If I’m going to be calling in the open were shots tend to be a bit on the long side I’ll have my Rem 700 BDL heavy barrel in 22-250 wearing a Leupold. This rifle is extra special for me. It belonged to “The Colonel” a good friend of mine for many a year. He and I have hunted many a place for a wide range of vermin, not all four legged. “The Colonel” passed away some years ago and shortly thereafter his wife said she knew he would want me to have one of his rifles – my choice. I still miss the old S.O.B. and at times get mad at him for leaving us so early in life.
If I get lucky and draw a deer tag, as I did this year, I’ll use the rifle I’m going to hunt deer with. I’ll start my calling season with one of my 22 centerfires but as we get closer to deer season I’ll start using either my Win Mod 70 FW Classic in .308 or my Ruger 1B in 25.06. The .308 also has a Weaver Grand Slam in 6-20×40 and the Ruger sports a Bushnell Elite 4200 2.5-10×40.
It hasn’t happened in Arizona in the past 15 years but if I’m going elk or sheep hunting I will call coyotes with either my Win Model 70 FW Classic in 270WSM or use my wifes Sako Finnbear in .270.
I swore that once I retired from the Army I would never have a military type rifle again. One should never use the word never. I recently purchased a Armalite M15A4. I have only been to the range with it one time and haven’t worked up any reloads for it. However it shoots the cheap Win white box .223 ammo into a 1” group at 100 yards. It may be time to retire that little Sako Vixen and put the AR to work.
Sometimes you just can’t see the forest for the trees. Have ya ever been out calling and nothing seems to respond, then you get up to leave and right there in front of you a bobcat or a coyote takes off for parts unknown. Well if so you know your doing something right, one of the ways to cure this little problem is to sit in an elevated position. This way you should see anything that is coming in and gives you a better chance of getting into a shooting position. I normally do not use shooting sticks and/or a bi-pod when calling as I like to be a bit more flexable than what “sticks” provide. I also like to use as short of a barrel as possible. I just recently purchased a ArmaLite www.ArmaLite.com M15A4 in .223 with a 18″ barrel and may retire my little Sako Vixen. Both of these rifles have provided me with the ability to swing on a fast moving target and in tight brush. Another little tip is when you get to your calling location don’t slam the truck door, just kinda press it closed very gently. I have also covered all the chrome on my truck with camo masking tape. Try to park it up against a tree or large boulder or in the shade, or in a ravine if possible, but never on the skyline. Only a couple of more months than coyote calling season will be in full swing for me, hope to have plenty of pictures and stories for you all to read and hopefully enjoy.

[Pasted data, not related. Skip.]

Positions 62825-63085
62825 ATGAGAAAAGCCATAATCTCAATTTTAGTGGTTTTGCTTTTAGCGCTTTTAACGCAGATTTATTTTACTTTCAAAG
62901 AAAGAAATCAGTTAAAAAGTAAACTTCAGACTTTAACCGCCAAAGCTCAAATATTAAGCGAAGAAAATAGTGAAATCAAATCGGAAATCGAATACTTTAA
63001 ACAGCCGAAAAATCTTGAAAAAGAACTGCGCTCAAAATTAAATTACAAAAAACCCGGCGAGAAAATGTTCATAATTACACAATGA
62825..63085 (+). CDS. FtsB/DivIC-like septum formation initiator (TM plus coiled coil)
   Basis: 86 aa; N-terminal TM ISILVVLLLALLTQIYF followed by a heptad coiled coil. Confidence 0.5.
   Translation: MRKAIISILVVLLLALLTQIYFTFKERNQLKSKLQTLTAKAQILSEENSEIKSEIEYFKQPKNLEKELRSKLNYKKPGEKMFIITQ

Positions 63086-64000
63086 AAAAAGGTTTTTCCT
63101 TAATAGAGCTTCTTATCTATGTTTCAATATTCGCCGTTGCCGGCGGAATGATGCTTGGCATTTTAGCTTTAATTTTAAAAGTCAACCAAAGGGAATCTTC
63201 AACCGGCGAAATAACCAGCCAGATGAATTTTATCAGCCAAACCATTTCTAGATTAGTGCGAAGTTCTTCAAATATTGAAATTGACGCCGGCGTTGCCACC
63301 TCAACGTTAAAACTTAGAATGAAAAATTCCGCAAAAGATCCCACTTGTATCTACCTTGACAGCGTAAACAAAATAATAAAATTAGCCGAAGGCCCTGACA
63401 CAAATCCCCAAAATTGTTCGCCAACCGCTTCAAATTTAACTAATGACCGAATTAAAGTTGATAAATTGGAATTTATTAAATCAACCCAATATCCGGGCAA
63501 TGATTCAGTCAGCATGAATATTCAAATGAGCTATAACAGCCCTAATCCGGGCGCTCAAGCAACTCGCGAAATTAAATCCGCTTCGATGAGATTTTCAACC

I’ll be leaving this weekend for a four state road trip through some darn good coyote calling country – New Mexico, Colorado, Wyoming and Utah. If I can get some access to a computer while I traveling I’ll give ya all an update, if not I’ll see ya about the end of July.